R can be confusing when you're first starting out, especially when you don't have any experience in programming. There's a lot of documentation online, and package developers do a decent job at providing examples on how to use their work in your code, but that stuff is not always easy to find. It's easy if you know the name of the package or function you're looking for. However, most of the time you just know what you want to do—like sort a data frame or test a regression model—and not the name of a package.
The R Cookbook by developer Paul Teetor might be your answer.
From the book description:
This collection of concise, task-oriented recipes makes you productive with R immediately, with solutions ranging from basic tasks to input and output, general statistics, graphics, and linear regression.
There are 14 chapters and around 400 pages. One third covers the basics of R, such as setting variables; one half covers analysis tools such hypothesis testing and linear regression; the rest covers miscellaneous topics. There's one chapter on creating graphics.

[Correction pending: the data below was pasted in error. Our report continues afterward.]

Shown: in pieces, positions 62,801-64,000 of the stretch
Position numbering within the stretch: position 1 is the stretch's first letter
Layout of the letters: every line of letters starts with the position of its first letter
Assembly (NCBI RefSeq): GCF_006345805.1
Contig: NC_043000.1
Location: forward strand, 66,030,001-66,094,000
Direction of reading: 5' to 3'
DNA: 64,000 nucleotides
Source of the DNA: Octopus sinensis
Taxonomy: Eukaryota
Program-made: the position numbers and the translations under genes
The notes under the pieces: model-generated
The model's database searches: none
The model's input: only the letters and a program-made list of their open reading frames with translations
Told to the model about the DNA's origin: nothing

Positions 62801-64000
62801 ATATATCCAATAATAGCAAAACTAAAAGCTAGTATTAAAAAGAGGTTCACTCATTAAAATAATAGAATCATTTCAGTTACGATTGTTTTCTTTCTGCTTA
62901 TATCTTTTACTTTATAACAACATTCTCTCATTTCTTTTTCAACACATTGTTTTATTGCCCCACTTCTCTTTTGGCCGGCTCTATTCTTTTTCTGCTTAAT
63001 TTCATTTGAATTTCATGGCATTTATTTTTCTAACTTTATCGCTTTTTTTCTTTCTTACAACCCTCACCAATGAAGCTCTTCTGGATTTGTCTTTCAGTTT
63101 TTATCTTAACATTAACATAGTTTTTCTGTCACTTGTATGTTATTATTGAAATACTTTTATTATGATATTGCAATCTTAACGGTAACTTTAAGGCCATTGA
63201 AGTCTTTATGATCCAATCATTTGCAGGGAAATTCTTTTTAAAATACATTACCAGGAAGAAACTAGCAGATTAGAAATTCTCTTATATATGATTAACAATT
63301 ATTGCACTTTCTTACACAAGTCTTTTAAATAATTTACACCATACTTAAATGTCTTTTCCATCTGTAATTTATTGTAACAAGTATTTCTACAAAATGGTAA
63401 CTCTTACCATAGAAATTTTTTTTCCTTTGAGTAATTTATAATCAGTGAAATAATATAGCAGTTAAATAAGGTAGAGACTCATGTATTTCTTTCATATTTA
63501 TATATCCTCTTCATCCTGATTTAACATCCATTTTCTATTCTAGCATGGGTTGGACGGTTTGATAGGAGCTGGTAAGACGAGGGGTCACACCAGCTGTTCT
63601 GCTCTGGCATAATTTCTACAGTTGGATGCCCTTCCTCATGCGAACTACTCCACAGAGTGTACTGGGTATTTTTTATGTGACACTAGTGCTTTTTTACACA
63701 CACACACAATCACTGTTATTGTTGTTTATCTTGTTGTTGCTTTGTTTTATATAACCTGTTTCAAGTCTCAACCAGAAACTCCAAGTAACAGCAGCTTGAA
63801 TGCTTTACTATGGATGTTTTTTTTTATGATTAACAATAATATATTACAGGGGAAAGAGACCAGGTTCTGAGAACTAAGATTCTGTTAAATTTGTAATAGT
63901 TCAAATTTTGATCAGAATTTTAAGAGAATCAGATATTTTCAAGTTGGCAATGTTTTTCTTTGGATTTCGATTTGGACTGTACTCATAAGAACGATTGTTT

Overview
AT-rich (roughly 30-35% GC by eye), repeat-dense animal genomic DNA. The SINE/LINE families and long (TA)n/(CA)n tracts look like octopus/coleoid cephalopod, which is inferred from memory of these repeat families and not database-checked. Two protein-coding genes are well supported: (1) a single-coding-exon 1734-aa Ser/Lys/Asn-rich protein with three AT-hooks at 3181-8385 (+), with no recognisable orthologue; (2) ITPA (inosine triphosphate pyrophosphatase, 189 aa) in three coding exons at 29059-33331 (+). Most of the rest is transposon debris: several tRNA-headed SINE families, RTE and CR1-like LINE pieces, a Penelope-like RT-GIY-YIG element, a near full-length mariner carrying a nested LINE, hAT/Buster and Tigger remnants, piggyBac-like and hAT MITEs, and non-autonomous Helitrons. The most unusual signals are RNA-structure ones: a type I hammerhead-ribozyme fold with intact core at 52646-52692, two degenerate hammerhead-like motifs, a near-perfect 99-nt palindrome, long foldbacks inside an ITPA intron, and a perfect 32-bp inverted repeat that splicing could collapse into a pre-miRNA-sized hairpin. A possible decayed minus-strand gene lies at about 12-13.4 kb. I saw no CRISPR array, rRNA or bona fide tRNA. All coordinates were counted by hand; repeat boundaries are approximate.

Those who have used other O'Reilly cookbooks will recognize the format right away. Sections are organized by recipe with a problem, solution, and discussion. Most recipes are pretty short, around one or two pages.
In short, R Cookbook is basically what I expected. This is a good thing, as O'Reilly cookbooks are usually pretty useful. The recipes are straightforward to follow and the text is an easy read. There's some discussion at the beginning of each chapter about statistical methods, such as what p-values mean, but don't expect a full-on guide on statistical analysis (not that it claims to be one).
What this book will provide are steps that can help you with the early stages of getting up and running to the more advanced functions for probability, general statistics, and time series analysis.
For those who already use R, the R Cookbook can be a handy reference when Google lets you down. I imagine those who are familiar with statistical methods but use different software like SAS will also find this useful. If, however, you're looking for a book that's more visualization-based or you're new to statistics, you will probably want to look elsewhere.